The Department of State is committed to fully implementing sanctions authorities in the Countering America’s Adversaries Through Sanctions Act (CAATSA). We continue to call on Russia to honor its commitments that were made under the Minsk agreements and to cease its malicious cyber intrusions.

Sanctions under Section 4(b) of the Ukraine Freedom Support Act (PL 113-272) (UFSA), as amended by CAATSA, shall be imposed absent a determination that the sanctions are not in the national interest of the United States.

Sanctions under this provision will apply if the Secretary of State, in consultation with the Secretary of Treasury, determines that a foreign person knowingly makes a significant investment in a special Russian crude oil project on or after September 1, 2017.

The UFSA provides the definition for a “special Russian crude oil project.” Under that Act, a “special Russian crude oil project” is a project intended to extract crude oil from:

  1. The exclusive economic zone of the Russian Federation in waters more than 500 feet deep;
  2. Russian Arctic offshore locations; or
  3. Shale formations located in the Russian Federation.

“Knowingly” is defined in the UFSA. For these purposes, the term “knowingly,” with respect to conduct, a circumstance, or a result, means that a person has actual knowledge, or should have known, of the conduct, the circumstance, or the result.

The term “foreign person” includes any individual or entity that is not a United States citizen, a permanent resident alien, or an entity organized under the laws of the United States or any jurisdiction within the United States.

In determining whether an investment is “significant” for the purposes of the UFSA, the Department of State will consider the totality of the facts and circumstances surrounding the investment and weigh various factors on a case-by-case basis. The factors considered in the determination may include, but are not limited to, the significance of the transactions to U.S. national security and foreign policy interests, in particular where the transaction has a significant adverse impact on such interest; the nature and magnitude of the investment, including the size of the investment relative to the project’s overall capitalization; and the relation and significance of the investment to the Russian energy sector.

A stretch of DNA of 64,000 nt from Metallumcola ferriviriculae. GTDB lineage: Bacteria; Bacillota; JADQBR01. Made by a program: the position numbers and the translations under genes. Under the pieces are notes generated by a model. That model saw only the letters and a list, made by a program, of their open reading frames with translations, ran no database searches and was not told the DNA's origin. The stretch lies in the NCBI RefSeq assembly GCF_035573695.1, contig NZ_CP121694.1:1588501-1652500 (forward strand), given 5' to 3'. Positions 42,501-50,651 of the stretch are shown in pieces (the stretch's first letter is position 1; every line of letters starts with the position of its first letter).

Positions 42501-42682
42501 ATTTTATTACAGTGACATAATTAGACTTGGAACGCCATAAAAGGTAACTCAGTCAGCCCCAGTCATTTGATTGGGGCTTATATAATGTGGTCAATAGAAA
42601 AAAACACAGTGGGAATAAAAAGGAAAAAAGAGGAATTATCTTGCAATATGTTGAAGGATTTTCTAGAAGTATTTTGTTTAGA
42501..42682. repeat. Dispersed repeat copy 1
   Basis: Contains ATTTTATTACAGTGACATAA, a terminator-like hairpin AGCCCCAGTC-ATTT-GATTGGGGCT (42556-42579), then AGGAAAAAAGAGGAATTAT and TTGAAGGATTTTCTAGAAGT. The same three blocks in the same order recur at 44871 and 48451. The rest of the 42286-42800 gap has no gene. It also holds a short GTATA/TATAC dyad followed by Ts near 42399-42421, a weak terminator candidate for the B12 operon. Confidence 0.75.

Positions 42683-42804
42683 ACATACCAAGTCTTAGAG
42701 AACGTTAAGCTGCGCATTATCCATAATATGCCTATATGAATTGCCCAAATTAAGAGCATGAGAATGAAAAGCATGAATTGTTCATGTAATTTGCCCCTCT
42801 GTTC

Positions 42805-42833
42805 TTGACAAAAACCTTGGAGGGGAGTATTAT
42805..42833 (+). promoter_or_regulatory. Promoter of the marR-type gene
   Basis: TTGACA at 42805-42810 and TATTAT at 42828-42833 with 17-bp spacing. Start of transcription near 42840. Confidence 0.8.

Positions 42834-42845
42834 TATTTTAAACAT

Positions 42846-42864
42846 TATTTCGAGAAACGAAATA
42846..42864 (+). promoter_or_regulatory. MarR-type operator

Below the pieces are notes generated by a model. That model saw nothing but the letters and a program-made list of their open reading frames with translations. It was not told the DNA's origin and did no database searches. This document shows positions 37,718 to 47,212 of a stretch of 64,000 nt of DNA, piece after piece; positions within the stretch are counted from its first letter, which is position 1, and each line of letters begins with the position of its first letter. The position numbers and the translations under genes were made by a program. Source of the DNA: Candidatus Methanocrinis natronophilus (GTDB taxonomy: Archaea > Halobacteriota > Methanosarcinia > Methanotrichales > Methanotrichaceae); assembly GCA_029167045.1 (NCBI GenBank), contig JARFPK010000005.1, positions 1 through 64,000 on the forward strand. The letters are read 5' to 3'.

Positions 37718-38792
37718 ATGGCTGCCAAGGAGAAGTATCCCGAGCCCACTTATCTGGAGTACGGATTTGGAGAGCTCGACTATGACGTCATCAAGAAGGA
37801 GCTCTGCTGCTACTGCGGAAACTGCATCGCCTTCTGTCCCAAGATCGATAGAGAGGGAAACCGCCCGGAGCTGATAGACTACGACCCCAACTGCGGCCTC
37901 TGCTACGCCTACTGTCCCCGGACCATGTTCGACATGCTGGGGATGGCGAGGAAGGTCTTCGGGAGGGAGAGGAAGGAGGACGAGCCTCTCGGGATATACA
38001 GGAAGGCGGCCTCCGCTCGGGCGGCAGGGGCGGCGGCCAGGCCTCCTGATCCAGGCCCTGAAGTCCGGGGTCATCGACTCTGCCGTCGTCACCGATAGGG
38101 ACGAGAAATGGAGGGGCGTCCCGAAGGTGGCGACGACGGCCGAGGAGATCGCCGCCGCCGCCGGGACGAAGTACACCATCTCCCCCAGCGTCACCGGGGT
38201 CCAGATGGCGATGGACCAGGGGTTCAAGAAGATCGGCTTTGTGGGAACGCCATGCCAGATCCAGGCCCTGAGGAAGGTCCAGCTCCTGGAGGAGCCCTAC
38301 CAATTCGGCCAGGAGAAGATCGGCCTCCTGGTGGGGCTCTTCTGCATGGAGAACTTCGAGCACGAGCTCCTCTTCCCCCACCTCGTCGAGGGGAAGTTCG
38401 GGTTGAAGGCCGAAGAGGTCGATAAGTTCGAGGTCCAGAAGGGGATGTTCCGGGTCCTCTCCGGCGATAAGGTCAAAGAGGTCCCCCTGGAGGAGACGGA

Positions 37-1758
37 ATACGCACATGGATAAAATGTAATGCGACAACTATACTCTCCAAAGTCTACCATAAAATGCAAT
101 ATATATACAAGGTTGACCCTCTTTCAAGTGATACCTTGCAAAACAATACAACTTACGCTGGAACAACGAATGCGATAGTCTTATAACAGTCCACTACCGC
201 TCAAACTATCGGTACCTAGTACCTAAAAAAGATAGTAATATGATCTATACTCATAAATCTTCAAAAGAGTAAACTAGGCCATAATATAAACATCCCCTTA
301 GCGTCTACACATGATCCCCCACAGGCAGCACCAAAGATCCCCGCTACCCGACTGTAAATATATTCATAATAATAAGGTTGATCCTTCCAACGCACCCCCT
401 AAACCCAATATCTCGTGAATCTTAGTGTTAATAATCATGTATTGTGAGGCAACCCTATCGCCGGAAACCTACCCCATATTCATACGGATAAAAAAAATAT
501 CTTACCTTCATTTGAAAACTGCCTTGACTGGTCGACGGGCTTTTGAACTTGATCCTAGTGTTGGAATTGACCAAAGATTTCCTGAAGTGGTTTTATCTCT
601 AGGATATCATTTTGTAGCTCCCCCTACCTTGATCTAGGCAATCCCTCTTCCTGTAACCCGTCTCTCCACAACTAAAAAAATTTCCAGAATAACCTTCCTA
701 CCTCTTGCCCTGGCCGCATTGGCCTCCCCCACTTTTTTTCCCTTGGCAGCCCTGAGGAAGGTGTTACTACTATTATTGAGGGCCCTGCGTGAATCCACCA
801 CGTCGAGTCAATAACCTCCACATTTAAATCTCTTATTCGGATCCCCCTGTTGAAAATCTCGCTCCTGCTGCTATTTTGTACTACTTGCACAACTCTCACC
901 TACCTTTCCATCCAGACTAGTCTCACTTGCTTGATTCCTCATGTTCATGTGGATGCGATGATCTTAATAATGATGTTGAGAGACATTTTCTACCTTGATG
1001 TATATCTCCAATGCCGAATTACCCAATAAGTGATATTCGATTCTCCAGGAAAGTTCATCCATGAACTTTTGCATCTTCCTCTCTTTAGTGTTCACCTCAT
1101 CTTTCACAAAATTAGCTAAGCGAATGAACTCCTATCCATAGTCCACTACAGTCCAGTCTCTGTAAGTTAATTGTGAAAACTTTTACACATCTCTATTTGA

For the purposes of Section 225, an investment is not significant if U.S. persons would not require specific licenses from the U.S. Treasury Department’s Office of Foreign Assets Control to make or participate in it.

Frequently Asked Question

If goods or services are provided in exchange for equity in an enterprise or rights to profits or revenue thereof, then could that be considered an “investment”?

Yes. “Investment” could include arrangements where goods or services are provided in exchange for equity in an enterprise or rights to a share of the revenue or profits of an enterprise.

U.S. Department of State

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